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Thursday round-up

As the Court nears the midpoint of its two-week-long recess, Court coverage continues even while headlines have largely shifted toward recent court of appeals decisions.

After Chief Justice Roberts spoke yesterday at Indiana University School of Law at Indianapolis, Ken Kusmer of the Associated Press (via the Los Angeles Times) highlights his remarks about fundamental legal disagreements among the justices and his mostly formal relationship with President Obama.  According to Jess Bravin at the WSJ Law Blog, the Chief Justice also mentioned his relationship with Justice Stevens: “I’ve always felt . . . a special affinity for Justice Stevens, who comes from Chicago.”

Harvard Law Professor Mark Tushnet tells the Harvard Crimson that, if Elena Kagan is nominated for the Court, Republicans may use her opposition to the Solomon Amendment as a “talking point” and draw attention to her lack of experience as a judge.  In a post at his Bench Memos blog on National Review Online, Ed Whelan gives three reasons why Kagan might face stiffer resistance in a Supreme Court confirmation than she did during her confirmation as Solicitor General.  In other discussion of a potential Court nomination, Law360 lists responses from leaders of top appellate groups asked to fill in the blank in the sentence “If I were Obama, my Supreme Court pick would be…”

As John Flescher of the Associated Press (via the Washington Post) reports, the Illinois Chamber of Commerce now estimates that closing the locks between Chicago and Lake Michigan to keep out Asian carp – which the State of Michigan has twice asked the Supreme Court to do – could cost the Chicago-area economy $4.7 billion over two decades.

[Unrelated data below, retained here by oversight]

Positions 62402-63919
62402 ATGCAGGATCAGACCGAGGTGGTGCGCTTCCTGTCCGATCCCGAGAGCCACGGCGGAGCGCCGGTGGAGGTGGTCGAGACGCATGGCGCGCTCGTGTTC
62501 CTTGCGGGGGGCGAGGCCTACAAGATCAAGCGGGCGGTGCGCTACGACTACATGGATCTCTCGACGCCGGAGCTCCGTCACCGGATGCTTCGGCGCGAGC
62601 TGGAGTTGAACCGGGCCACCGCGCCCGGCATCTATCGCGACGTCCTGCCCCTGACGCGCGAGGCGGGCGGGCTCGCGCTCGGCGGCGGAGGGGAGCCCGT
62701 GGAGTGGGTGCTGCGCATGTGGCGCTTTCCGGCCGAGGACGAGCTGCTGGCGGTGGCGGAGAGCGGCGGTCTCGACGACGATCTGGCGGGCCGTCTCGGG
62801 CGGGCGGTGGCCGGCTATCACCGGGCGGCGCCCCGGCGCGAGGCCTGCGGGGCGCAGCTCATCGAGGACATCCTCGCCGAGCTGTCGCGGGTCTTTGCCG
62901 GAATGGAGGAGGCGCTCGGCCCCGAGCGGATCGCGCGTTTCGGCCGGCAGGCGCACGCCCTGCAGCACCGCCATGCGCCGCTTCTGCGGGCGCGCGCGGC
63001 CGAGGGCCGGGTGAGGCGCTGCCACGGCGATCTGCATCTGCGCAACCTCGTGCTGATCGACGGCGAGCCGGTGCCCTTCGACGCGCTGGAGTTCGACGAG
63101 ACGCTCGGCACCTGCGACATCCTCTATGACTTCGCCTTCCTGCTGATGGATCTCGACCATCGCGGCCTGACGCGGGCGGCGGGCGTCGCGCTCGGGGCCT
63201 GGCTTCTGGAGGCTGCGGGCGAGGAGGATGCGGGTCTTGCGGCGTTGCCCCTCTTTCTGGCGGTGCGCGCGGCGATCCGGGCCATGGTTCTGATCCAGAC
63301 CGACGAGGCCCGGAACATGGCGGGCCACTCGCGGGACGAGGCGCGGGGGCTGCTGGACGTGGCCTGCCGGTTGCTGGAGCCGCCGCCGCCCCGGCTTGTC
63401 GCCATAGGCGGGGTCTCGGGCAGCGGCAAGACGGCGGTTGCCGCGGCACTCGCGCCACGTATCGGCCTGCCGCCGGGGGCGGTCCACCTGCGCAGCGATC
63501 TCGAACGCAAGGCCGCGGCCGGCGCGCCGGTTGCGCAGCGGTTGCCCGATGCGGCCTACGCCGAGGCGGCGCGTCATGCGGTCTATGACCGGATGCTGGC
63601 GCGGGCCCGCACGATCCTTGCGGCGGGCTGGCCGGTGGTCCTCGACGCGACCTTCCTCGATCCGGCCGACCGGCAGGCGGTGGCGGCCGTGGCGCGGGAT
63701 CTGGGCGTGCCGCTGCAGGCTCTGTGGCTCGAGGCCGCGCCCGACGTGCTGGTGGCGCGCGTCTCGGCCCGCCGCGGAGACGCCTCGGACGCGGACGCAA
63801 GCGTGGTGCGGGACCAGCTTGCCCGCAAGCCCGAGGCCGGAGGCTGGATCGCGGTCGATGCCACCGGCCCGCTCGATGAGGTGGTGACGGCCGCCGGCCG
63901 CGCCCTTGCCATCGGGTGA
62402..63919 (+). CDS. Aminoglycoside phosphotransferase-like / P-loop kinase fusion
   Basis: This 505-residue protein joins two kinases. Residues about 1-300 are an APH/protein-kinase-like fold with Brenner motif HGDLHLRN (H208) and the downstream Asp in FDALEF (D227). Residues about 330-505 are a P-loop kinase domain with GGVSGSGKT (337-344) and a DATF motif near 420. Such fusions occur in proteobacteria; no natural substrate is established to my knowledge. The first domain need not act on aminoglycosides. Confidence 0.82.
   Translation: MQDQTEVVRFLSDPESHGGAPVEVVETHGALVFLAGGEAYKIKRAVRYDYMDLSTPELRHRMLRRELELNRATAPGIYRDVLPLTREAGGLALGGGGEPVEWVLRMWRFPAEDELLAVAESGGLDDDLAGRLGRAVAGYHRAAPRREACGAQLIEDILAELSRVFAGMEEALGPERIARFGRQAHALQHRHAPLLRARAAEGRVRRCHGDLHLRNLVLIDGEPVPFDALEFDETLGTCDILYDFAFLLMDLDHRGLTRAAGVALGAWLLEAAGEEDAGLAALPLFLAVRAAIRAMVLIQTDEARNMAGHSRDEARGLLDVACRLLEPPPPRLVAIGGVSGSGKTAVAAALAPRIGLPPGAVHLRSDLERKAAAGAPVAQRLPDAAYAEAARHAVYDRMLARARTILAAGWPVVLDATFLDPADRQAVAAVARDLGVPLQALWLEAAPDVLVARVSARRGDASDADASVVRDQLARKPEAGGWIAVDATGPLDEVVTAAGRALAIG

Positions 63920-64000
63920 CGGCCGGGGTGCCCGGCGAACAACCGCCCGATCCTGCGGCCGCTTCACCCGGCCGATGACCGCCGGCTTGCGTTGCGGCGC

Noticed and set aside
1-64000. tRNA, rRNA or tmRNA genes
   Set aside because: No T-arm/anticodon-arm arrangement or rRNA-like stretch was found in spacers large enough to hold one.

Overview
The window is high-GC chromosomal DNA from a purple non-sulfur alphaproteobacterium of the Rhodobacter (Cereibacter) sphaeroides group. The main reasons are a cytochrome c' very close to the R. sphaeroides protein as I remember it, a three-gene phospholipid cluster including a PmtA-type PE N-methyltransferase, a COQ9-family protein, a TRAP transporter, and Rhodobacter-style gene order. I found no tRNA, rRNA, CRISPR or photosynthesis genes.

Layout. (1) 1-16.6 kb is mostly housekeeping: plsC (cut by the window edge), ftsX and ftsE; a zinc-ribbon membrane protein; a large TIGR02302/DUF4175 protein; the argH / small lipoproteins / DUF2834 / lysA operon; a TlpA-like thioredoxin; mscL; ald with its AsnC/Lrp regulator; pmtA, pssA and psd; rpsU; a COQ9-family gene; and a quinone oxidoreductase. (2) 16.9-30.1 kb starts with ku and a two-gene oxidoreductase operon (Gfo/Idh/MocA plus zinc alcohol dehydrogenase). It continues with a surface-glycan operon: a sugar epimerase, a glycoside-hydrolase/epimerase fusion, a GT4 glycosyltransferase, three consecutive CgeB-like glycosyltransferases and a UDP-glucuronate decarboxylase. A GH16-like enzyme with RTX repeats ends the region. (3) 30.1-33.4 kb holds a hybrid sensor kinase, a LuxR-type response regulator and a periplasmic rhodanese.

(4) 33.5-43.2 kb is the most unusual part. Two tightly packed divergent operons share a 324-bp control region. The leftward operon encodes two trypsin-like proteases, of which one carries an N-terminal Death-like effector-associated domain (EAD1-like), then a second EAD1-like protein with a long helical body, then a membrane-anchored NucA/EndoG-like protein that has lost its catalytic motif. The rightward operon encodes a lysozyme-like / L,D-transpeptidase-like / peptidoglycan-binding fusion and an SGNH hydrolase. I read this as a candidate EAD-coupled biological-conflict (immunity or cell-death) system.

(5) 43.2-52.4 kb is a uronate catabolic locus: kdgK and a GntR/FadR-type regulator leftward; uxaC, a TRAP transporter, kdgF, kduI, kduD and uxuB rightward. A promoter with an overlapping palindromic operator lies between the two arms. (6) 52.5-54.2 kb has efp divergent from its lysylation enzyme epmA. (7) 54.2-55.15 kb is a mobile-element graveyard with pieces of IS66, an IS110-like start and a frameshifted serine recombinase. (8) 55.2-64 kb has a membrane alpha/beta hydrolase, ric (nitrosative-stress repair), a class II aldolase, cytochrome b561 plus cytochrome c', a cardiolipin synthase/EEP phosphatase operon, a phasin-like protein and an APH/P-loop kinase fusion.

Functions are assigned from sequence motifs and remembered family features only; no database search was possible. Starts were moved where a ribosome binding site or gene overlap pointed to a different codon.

In a new post on constitutional interpretation at Balkinization, Alison LaCroix argues that the current Court’s split in views about federalism has roots going back to the First Congress.

At Concurring Opinions, Tuan Samahon discusses a recently released audiotape indicating that that former Supreme Court Justice Abe Fortas may have lied during his confirmation hearing to be Chief Justice about his discussion of Court matters with his friend President Lyndon Johnson.

Concurring Opinions also posts on a new essay from the Virginia Law Review about Rent-A-Center v. Jackson, which will be argued later this month.

Finally, Josh Blackman analyzes more predictions of case outcomes from his FantasySCOTUS site, concluding that oral arguments generally introduce more uncertainty.